Article

The health burden and economic costs of cutaneous melanoma mortality by race/ethnicity–United States, 2000 to 2006

Division of Cancer Prevention and Control, National Center for Chronic Disease Prevention and Health Promotion, Centers for Disease Control and Prevention, Atlanta, Georgia 30341, USA.
Journal of the American Academy of Dermatology (Impact Factor: 4.45). 11/2011; 65(5 Suppl 1):S133-43. DOI: 10.1016/j.jaad.2011.04.036
Source: PubMed

ABSTRACT

Cutaneous melanoma is the most deadly form of skin cancer with more than 8000 deaths per year in the United States. The health burden and economic costs associated with melanoma mortality by race/ethnicity have not been appropriately addressed.
We sought to quantify the health burden and economic costs associated with melanoma mortality among racial/ethnic groups in the United States.
We used 2000 to 2006 national mortality data and US life tables to estimate the number of deaths, and years of potential life lost (YPLL). Further, we estimated the economic costs of melanoma mortality in terms of productivity losses. All the estimates were stratified by race/ethnicity and sex.
From 2000 to 2006, we estimated an increase of 13,349 (8.7%) YPLL because of melanoma mortality compared with a 2.8% increase among all malignant cancers across all race/ethnicity. On average, an individual in the United States loses 20.4 years of potential life during their lifetime as a result of melanoma mortality compared with 16.6 years for all malignant cancers. The estimated annual productivity loss attributed to melanoma mortality was $3.5 billion. Our estimates suggest that an individual who died from melanoma in 2000 through 2006 would lose an average of $413,370 in forgone lifetime earnings. YPLL rates and total productivity losses are much higher among non-Hispanic whites as compared with non-Hispanic blacks and Hispanics.
The estimated economic costs did not include treatment, morbidity, and intangible costs.
We estimated substantial YPLL and productivity losses as a result of melanoma mortality during an individual's lifetime. By examining the burden by race/ethnicity, this study provides useful information to assist policy-makers in making informed resource allocation decisions regarding cutaneous melanoma mortality.

Download full-text

Full-text

Available from: Pratibha Nayak
  • Source
    • "This discrepancy is reported to be related to overdiagnosis [2e4] and/or to the fact that most melanoma deaths are due to fast-growing melanomas, the incidence of the latter being stable because rarely identified during screenings [5] [6]. Due to its relatively low mean age at diagnosis, melanoma ranks among the most devastating adult cancers in terms of years of life lost (YLL) per death [7] [8]. Nevertheless, the emergence of new, yet expensive treatments for metastatic melanoma kindles hope for a decreased mortality in the coming decades, despite being associated with longer disease durations. "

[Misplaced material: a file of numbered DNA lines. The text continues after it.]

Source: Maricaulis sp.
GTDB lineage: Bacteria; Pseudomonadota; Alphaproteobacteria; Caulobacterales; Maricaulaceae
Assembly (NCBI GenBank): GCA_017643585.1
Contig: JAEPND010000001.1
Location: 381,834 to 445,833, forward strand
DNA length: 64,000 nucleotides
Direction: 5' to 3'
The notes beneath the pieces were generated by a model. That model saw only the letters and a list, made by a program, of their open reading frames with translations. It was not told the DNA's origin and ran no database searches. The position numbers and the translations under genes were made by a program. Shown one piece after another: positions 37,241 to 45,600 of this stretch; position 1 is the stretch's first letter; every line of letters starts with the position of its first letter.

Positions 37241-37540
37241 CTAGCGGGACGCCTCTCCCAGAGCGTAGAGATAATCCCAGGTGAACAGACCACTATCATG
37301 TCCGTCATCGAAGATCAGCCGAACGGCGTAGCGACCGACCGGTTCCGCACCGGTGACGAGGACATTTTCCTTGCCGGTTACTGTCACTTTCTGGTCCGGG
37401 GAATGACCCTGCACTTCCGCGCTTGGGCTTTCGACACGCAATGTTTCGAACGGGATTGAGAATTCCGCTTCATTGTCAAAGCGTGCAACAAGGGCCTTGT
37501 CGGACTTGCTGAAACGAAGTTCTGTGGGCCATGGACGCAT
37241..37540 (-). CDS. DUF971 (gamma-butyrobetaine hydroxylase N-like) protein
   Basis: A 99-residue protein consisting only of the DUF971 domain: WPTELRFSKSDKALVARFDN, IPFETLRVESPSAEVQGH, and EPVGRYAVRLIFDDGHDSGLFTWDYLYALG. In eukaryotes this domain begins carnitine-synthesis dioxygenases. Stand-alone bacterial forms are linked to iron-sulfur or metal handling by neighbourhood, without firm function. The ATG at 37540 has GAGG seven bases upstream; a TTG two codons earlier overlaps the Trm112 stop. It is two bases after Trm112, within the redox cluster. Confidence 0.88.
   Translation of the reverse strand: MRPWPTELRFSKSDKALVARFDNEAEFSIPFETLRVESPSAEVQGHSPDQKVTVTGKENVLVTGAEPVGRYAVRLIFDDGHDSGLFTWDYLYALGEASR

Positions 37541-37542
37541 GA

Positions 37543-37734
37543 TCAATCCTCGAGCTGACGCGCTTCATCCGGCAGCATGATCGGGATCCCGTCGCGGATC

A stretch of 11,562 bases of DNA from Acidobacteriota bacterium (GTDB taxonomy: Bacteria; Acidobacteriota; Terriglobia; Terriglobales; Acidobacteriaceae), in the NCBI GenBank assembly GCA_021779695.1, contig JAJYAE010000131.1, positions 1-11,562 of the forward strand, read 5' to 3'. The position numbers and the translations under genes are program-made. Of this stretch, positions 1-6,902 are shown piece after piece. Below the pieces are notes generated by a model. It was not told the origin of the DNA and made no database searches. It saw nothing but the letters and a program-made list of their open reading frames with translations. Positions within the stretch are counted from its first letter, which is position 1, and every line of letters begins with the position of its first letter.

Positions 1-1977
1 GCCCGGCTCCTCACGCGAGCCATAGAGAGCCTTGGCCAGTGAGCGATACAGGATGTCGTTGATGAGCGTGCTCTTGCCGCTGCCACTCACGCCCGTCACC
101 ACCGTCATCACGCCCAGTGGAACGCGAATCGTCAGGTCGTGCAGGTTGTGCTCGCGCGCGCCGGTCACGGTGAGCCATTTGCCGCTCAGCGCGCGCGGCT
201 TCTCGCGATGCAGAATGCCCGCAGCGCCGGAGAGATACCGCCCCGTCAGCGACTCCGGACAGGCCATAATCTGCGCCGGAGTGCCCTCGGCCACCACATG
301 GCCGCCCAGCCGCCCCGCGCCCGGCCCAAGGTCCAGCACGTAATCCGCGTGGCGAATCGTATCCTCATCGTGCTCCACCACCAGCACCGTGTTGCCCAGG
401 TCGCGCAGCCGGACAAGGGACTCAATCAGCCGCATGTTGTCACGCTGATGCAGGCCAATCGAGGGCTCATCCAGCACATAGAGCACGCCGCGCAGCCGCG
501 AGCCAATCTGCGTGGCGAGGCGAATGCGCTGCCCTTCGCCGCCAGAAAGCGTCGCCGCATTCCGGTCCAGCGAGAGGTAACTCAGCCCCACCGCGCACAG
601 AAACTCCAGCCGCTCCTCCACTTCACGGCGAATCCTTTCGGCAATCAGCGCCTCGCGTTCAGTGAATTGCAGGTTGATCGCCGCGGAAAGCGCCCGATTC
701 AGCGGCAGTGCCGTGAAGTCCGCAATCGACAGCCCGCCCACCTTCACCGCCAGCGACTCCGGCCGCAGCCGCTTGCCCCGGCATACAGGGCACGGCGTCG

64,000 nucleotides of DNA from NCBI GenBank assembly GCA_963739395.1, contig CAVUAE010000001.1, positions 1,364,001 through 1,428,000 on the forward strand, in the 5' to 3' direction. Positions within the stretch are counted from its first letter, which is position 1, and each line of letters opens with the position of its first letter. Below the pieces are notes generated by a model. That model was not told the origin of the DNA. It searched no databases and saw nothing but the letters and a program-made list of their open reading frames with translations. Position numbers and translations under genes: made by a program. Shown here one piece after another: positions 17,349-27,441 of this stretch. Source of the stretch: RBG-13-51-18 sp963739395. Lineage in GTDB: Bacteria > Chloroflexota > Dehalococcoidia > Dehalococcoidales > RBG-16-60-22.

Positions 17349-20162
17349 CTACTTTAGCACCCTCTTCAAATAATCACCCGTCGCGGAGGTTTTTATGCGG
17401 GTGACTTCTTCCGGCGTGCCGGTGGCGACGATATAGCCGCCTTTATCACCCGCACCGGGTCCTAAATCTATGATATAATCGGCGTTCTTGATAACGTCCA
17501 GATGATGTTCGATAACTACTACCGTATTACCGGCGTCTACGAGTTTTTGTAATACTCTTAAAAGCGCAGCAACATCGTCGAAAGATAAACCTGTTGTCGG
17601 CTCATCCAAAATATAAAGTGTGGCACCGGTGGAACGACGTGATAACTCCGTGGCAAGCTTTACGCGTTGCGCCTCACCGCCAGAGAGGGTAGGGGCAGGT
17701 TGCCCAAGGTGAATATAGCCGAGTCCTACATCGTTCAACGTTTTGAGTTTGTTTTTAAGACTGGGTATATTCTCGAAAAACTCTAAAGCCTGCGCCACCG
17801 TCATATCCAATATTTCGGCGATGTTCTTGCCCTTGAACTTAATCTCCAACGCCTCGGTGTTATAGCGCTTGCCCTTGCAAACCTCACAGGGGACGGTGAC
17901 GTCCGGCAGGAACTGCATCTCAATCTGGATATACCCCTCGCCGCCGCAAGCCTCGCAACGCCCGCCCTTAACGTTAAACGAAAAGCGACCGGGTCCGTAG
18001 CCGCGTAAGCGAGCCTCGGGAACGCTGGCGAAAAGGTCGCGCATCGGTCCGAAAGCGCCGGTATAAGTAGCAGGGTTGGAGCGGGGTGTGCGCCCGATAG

[Show abstract] [Hide abstract]
    ABSTRACT: Background: The total burden of melanoma has already been studied but little is known about the distribution of this burden amongst localised, node metastatic and distant metastatic stages. Methods: Disability-adjusted life years (DALY) assesses disease burden, being the sum of years of life with disability (YLD) and years of life lost (YLL). A melanoma disease model was developed in order to predict the evolution of patients from diagnosis until death. The model was applied to a large cohort of 8016 melanoma patients recorded by the Belgian Cancer Registry for incidence years 2009-2011. DALYs were calculated for each American Joint Committee on Cancer stage, considering stage at diagnosis on the one hand and time spent in localised, node metastatic and visceral metastatic stages on the other. Probabilistic sensitivity analyses and scenario analyses were performed to explore uncertainty. Findings: Our analyses resulted in 3.67 DALYs per melanoma, 90.81 per 100,000 inhabitants, or 32.67 per death due to melanoma. The total YLL accounted for 80.4% of the total DALY. Stages I, II, III and IV patients at diagnosis generated, respectively, 27.8%, 32.7%, 26.2% and 13.3% of the total YLL. For the time spent in each stage, localised melanomas, node metastatic melanomas, and distant metastatic accounted, respectively, for 34.8%, 52.6% and 12.6% of the total YLD. Parametric uncertainty was very limited, but the influence of using pre-2010 Global Burden of Disease approaches was substantial. Interpretation: The total DALY for melanoma was consistent with the previous studies. Our results in terms of proportions of DALY/YLL/YLD per stage could be extrapolated to other high-income countries. YLDs generated by localised melanoma which will never metastasize were inferior to YLLs resulting from stage IA melanomas. This result supports the hypothesis that efforts for an earlier diagnosis of melanoma are important. Funding: None.